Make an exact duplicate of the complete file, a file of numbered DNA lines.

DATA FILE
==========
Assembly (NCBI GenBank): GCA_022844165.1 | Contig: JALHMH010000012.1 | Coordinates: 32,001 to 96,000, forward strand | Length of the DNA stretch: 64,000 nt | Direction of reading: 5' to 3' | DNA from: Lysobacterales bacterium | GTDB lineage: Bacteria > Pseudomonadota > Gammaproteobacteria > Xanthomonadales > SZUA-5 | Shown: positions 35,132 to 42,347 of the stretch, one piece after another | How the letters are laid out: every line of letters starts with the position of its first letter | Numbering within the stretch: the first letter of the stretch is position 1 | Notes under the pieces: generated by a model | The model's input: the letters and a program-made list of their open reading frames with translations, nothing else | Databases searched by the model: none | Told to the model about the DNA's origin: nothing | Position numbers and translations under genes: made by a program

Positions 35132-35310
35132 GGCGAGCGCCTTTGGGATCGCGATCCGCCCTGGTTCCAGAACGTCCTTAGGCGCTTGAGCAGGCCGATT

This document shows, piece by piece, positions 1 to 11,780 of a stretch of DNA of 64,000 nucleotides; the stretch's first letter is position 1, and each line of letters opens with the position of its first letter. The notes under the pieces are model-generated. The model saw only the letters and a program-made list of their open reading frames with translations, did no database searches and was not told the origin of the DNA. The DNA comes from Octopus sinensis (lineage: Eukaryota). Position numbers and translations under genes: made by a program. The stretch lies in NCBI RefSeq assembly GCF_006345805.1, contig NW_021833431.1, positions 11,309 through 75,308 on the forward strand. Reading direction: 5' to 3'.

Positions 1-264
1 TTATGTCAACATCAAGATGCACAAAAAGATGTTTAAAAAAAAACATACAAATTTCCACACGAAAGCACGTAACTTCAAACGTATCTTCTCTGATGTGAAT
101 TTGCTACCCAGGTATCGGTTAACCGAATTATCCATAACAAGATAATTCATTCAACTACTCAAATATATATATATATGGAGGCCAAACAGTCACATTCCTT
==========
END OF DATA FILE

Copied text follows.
Assembly (NCBI GenBank): GCA_022844165.1 | Contig: JALHMH010000012.1 | Coordinates: 32,001 to 96,000, forward strand | Length of the DNA stretch: 64,000 nt | Direction of reading: 5' to 3' | DNA from: Lysobacterales bacterium | GTDB lineage: Bacteria > Pseudomonadota > Gammaproteobacteria > Xanthomonadales > SZUA-5 | Shown: positions 35,132 to 42,347 of the stretch, one piece after another | How the letters are laid out: every line of letters starts with the position of its first letter | Numbering within the stretch: the first letter of the stretch is position 1 | Notes under the pieces: generated by a model | The model's input: the letters and a program-made list of their open reading frames with translations, nothing else | Databases searched by the model: none | Told to the model about the DNA's origin: nothing | Position numbers and translations under genes: made by a program

Positions 35132-35310
35132 GGCGAGCGCCTTTGGGATCGCGATCCGCCCTGGTTCCAGAACGTCCTTAGGCGCTTGAGCAGGCCGATT

This document shows, piece by piece, positions 1 to 11,780 of a stretch of DNA of 64,000 nucleotides; the stretch's first letter is position 1, and each line of letters opens with the position of its first letter. The notes under the pieces are model-generated. The model saw only the letters and a program-made list of their open reading frames with translations, did no database searches and was not told the origin of the DNA. The DNA comes from Octopus sinensis (lineage: Eukaryota). Position numbers and translations under genes: made by a program. The stretch lies in NCBI RefSeq assembly GCF_006345805.1, contig NW_021833431.1, positions 11,309 through 75,308 on the forward strand. Reading direction: 5' to 3'.

Positions 1-264
1 TTATGTCAACATCAAGATGCACAAAAAGATGTTTAAAAAAAAACATACAAATTTCCACACGAAAGCACGTAACTTCAAACGTATCTTCTCTGATGTGAAT
101 TTGCTACCCAGGTATCGGTTAACCGAATTATCCATAACAAGATAATTCATTCAACTACTCAAATATATATATATATGGAGGCCAAACAGTCACATTCCTT